The Inflation Reduction Act (signed into law in August of 2022) contained several provisions that aimed to reduce prescription drug out of pocket spending for American retirees.

Perhaps the most notable change in the Act is that beginning in 2025, the out-of-pocket maximum on prescription drugs will drop significantly from $7,050 to $2,000 for anyone on Medicare Part D or a Medicare Advantage plan that includes prescription drug coverage.

Good news, right? Not so fast.

For the 25% of retirees who, experts say, will surpass the new catastrophic limit, the news may be positive.

But for the majority of retirees who don’t spend quite that much on prescriptions, there’s a trickle-down effect that (early data indicates) may have a negative impact – even before the law takes effect.

Medicare Part D is provided by private insurance companies, not Medicare. Though plans must follow guidelines set forth by the government, coverage is purchased from insurance carriers who are licensed to sell in each state (unlike Medicare Part B, which is federal). These providers will be negatively impacted by the lower catastrophic limit, as not only will the cap decrease dramatically, but the portion of excess costs that they are forced to cover is increasing from 20% to either 60% or 80%, depending on the drug.

With a greater share of costs being covered by the carriers, something has to give. And beginning in 2024, that appears to be the cost of Part D premiums.

For standalone prescription drug plans, Medicare recipients are seeing substantial premium increases beginning in 2024, a year ahead of when the cap falls to $2,000. HealthView’s analysis of the five most populated 65+ states show that, on average, monthly premiums for three leading providers will increase by around 50%. Low-end plans, high-end plans, and those in between are all facing significant increases.

High-End Part D Plans: 42% increase

Mid-Level Part D Plans: 46% increase

Low-End Part D Plans: 57% increase

Retirees are likely unaware of this upcoming surge in costs which for an average healthy 65-year-old couple will amount to over $50,000 in lifetime expenses, assuming this trend lasts for only two years before returning to normal inflation. An important question is whether premiums will return to normal annual increases.

An increase of several hundred dollars a year may not seem that much until it is put in the context of this years’ Social Security COLA increases. The added cost for high-end Part D premiums (among the plans detailed in this report) will on its own account for 54% of the cost-of-living increase that retirees will receive in federal benefits. Adding in Part B premiums increases, and that number jumps to 70%.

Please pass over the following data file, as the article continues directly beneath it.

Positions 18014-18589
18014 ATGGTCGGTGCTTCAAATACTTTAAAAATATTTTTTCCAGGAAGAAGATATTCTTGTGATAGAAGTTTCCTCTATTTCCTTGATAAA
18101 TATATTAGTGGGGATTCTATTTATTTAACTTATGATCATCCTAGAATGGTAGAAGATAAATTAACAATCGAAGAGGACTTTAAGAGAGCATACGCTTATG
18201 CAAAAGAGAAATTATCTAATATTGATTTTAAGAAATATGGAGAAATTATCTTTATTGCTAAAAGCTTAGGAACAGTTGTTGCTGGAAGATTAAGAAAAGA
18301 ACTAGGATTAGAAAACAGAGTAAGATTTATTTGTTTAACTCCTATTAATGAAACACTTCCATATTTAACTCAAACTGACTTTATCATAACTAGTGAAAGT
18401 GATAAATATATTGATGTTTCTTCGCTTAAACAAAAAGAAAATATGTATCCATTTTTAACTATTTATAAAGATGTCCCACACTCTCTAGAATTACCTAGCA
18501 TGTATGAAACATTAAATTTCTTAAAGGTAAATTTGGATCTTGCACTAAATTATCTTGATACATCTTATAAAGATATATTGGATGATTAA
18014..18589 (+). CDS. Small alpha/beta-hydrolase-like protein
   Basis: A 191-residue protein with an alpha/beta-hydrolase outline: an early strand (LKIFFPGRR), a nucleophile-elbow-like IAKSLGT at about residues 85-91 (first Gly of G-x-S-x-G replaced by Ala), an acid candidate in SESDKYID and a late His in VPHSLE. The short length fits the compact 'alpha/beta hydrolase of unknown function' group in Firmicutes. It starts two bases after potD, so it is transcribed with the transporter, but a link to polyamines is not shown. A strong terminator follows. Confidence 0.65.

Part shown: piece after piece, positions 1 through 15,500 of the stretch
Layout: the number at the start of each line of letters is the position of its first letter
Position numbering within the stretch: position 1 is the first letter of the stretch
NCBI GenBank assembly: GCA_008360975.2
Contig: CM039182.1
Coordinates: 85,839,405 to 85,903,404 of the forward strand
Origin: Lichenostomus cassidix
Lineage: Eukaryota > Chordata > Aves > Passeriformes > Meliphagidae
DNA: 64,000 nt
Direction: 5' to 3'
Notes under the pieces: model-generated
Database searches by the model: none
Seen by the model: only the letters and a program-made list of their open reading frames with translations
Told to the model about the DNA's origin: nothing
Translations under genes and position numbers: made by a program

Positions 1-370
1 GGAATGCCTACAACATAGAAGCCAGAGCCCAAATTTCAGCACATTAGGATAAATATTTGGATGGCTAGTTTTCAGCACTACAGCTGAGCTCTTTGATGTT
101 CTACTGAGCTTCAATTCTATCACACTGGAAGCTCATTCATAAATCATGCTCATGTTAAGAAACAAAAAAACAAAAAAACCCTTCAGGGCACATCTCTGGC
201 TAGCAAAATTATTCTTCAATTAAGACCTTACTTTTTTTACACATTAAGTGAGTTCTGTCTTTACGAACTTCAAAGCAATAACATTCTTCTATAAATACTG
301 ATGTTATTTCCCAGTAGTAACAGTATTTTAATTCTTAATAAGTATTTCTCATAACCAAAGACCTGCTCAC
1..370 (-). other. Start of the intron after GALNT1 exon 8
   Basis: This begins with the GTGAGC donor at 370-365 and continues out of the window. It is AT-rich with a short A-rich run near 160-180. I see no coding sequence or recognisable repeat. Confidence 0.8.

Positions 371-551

Fortunately, retirees have a range of choices when it comes to prescription drug coverage. In most states, several Part D plans are available to choose from, with monthly premiums at different price points and levels of prescription coverage. Online tools are even available where users can enter their current prescriptions and view which plans cover those drugs. But, regardless of the plan, 2024 premiums have risen significantly.

Plus, subscribers can change their coverage every year without penalty, so as medical needs evolve, they can subscribe to plans that meet their growing needs. This approach may help mitigate costs – especially early in retirement when higher-end plans might not be needed – but a detailed approach to plan selection is always warranted regardless of age.

Advisors can help clients understand the impact of these specific cost increases, and also the larger healthcare inflation challenge that has existed for decades. Ensuring funds will be available to address medical needs through retirement is a planning, investment and decumulation challenge, but with reliable healthcare cost projection software, clients can make decisions today that will provide peace of mind tomorrow.

HealthView always recommends re-running health cost projections at least annually to account for changes similar to the Part D surge. Advisors can use this new legislation and subsequent premium impact as an opportunity to revisit retirement healthcare cost planning with clients. Typical decumulation strategies like “The 4% Rule” does not apply to health expenses due to the unique impact of healthcare cost inflation, so personalized healthcare cost plans are necessary to help clients ensure their medical costs are covered throughout retirement.